The official language of Malaysia is Bahasa Malaysia, also referred to as Bahasa Melayu or simply Malay. Regional varieties of Malay exist in states such as Kelantan, Kedah and Terengganu.

Nowadays Bahasa is normally written using the Latin script (rumi). The Malay alphabet in Malay is mostly made up of the same letters as English. Consonants are pronounced more softly and are not aspirated. A few pronunciations to watch out for:

  • c is pronounced like ch as in chapel. Thus a lizard, cicak, is pronounced chichak, with the final k almost silent.
  • sy as in syarikat (company) is pronounced sharikat.
  • ny as in menytakan (to speak) is pronounced as in the English word ‘canyon.’

Air means water in Malaysia

Spellings of Malay words had to be standardised when Bahasa Malaysia was first adopted as the official language for official purposes to replace English. Further standardisation took place in the 1970’s to align the spelling of the Indonesian and Malaysian versions of Bahasa.  For example the word for ‘new’ was often spelt as bharu or baharu instead of the standard Malay spelling of baru. 'Shillings' turned into syilling, kampong became kampung while the word for ‘water’, confusingly for English speaking foreigners, changed its spelling from ayer to air. Newly arrived foreigners looking to fill up their car tires with air often end up at the water tap instead. This is probably why petrol stations put air pumps and water side by side, to save the foreigner from embarrassment.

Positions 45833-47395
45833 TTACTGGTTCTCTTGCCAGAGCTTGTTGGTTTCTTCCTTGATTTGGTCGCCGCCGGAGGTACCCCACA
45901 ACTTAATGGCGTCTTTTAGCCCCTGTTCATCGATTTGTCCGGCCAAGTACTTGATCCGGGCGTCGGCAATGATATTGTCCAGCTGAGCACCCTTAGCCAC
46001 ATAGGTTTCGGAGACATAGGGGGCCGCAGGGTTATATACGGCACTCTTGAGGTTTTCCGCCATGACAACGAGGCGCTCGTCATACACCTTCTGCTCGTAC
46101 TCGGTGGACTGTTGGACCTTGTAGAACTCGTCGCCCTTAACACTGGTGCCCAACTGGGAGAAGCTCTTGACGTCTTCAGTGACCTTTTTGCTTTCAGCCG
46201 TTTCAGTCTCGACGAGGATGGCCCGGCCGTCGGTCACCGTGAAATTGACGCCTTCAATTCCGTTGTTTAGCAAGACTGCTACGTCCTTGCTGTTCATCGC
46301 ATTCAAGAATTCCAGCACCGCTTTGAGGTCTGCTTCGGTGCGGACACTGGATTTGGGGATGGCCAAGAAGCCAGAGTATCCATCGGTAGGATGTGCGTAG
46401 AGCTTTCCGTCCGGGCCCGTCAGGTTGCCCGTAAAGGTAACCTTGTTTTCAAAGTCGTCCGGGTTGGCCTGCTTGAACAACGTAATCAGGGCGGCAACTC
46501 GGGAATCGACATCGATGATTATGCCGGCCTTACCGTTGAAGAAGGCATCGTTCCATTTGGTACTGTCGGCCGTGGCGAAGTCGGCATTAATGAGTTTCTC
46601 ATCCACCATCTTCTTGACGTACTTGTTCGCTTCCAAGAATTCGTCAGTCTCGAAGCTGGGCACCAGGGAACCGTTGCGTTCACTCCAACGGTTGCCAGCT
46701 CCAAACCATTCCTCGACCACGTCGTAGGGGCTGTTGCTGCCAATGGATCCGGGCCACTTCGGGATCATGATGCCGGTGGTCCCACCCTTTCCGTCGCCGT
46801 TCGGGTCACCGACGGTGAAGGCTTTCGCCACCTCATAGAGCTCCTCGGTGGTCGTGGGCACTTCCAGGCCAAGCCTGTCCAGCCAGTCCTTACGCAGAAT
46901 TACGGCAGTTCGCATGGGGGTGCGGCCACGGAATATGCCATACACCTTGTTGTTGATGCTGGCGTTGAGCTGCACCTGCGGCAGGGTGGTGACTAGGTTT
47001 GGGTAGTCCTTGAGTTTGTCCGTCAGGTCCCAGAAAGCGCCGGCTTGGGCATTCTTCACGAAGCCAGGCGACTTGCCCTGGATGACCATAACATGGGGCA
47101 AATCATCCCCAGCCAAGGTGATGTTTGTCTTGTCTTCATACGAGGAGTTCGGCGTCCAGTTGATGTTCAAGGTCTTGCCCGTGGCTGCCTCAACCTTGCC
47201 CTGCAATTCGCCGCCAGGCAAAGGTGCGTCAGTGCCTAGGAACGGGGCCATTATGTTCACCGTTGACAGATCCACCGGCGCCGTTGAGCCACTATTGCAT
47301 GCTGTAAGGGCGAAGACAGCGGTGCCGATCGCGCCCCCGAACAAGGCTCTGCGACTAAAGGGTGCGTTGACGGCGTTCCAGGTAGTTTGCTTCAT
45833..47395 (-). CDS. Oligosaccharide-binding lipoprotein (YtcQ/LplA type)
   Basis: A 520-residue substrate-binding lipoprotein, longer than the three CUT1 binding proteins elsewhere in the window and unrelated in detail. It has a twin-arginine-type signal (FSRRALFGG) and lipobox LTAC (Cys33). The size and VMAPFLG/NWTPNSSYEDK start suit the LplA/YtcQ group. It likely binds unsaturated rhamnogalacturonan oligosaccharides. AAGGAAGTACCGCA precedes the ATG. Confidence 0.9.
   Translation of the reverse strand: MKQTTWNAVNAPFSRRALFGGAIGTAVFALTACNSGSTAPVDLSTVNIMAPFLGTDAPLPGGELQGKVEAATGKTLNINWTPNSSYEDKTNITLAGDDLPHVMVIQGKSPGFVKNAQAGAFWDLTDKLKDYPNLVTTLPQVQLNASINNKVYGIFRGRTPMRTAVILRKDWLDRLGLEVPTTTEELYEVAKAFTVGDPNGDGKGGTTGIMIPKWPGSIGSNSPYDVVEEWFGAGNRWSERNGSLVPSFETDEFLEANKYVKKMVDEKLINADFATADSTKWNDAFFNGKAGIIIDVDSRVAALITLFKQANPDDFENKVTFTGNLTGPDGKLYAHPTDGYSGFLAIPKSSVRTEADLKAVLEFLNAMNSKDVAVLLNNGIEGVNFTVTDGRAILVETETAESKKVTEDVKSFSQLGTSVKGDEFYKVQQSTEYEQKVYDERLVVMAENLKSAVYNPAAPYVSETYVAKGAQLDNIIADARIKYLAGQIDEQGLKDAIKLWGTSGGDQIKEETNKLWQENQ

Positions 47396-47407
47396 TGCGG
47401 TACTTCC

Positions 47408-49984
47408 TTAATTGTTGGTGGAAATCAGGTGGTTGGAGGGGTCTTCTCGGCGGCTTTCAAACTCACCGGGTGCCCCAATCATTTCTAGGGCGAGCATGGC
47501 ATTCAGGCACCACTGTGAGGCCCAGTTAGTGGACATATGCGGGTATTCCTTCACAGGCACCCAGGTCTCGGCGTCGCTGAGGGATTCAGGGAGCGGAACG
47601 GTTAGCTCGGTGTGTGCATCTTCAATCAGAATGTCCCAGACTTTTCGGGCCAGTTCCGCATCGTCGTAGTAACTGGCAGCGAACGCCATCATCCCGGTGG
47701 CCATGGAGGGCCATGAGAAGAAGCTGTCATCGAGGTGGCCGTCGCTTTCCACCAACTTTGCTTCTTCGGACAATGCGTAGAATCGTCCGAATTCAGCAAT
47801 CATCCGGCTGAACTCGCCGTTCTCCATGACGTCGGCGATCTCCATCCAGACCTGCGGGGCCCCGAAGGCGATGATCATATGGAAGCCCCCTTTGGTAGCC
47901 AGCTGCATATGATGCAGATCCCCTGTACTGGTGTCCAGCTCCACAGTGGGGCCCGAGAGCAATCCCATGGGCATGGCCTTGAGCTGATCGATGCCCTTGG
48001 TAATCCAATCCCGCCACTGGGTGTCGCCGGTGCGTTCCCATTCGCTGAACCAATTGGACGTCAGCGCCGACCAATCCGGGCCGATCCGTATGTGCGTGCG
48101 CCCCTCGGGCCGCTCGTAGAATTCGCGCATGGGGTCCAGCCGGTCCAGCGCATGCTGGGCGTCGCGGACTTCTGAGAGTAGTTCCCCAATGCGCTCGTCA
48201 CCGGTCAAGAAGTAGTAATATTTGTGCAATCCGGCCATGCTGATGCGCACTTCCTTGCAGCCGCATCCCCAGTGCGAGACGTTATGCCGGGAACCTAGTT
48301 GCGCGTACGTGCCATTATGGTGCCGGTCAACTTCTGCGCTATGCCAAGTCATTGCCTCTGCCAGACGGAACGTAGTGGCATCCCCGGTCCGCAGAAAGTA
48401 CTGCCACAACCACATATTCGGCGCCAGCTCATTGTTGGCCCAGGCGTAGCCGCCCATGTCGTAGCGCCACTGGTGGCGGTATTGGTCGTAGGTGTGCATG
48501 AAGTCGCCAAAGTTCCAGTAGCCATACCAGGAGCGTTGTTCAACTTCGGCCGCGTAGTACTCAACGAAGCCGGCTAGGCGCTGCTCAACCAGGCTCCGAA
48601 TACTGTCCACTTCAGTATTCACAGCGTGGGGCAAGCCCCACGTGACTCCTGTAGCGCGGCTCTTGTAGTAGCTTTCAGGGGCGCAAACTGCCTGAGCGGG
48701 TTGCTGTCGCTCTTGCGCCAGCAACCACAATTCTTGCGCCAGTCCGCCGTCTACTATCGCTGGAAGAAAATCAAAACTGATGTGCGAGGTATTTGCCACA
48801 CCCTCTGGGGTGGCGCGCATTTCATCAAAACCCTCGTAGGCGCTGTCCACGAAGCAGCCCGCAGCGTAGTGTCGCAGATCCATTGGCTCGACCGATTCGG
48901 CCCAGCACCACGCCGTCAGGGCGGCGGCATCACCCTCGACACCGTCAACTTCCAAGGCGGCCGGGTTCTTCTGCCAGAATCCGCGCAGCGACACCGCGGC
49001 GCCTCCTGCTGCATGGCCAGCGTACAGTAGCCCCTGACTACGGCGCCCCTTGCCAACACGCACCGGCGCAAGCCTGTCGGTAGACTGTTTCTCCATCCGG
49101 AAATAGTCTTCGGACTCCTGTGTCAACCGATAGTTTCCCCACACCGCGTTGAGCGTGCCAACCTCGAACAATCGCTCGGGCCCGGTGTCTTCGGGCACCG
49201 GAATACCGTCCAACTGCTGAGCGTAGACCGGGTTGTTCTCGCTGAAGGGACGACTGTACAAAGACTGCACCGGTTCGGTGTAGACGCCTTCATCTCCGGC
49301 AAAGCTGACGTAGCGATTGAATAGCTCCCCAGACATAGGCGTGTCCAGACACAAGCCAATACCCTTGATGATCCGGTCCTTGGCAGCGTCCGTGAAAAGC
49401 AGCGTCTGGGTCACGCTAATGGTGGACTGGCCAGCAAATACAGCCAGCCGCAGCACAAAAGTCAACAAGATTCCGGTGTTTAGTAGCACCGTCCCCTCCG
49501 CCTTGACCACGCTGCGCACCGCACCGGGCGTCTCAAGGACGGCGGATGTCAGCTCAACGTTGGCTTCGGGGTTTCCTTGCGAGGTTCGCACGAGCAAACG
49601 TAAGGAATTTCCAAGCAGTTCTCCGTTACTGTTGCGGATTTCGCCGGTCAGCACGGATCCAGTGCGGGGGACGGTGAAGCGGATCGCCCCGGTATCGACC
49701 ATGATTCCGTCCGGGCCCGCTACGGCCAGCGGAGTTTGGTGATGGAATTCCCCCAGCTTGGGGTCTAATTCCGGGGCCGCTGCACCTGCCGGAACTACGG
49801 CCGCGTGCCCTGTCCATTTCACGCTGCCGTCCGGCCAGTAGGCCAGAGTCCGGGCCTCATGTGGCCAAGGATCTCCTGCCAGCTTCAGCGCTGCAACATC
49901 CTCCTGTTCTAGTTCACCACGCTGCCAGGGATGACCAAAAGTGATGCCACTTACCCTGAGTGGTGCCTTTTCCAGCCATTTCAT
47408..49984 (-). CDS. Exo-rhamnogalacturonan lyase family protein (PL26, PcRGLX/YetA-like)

Wind and Water

The town Ayer Hitam in Penang has not changed its name to Air Hitam but other place names had to adapt to the standardised spelling. Trengganu became Terengganu for example. Adding an additional 'e' which is never pronounced seems an odd thing to do but then languages are never straightforward.

Jawi Script

Jawi shop sign in Seremban

The old Jawi script, based on Arabic, is less commonly used these days. Malaysia switched from Jawi to romanised script in the 1950s when Indonesia did likewise. The Jawi alphabet will be familiar to Arabic readers, the only differences being the addition of six characters which are not found in Arabic such as the cha, va, pa, ga, nga, and nya sounds.

Want to learn some Bahasa Malaysia?

Although most Malaysians speak some English, and many are completely fluent, foreigners living in Malaysia should make an effort to pick up a bit of the local language.

Compared to some Asian languages it is not that hard and these days there are plenty of free online resources where you can obtain an introduction to the language.

One Malay conversation book on sale in all good bookshops contains useful phrases like this:

‘Can you brush your teeth while whistling?’

Bolehkah encik menggosok gigi sambil bersiul?


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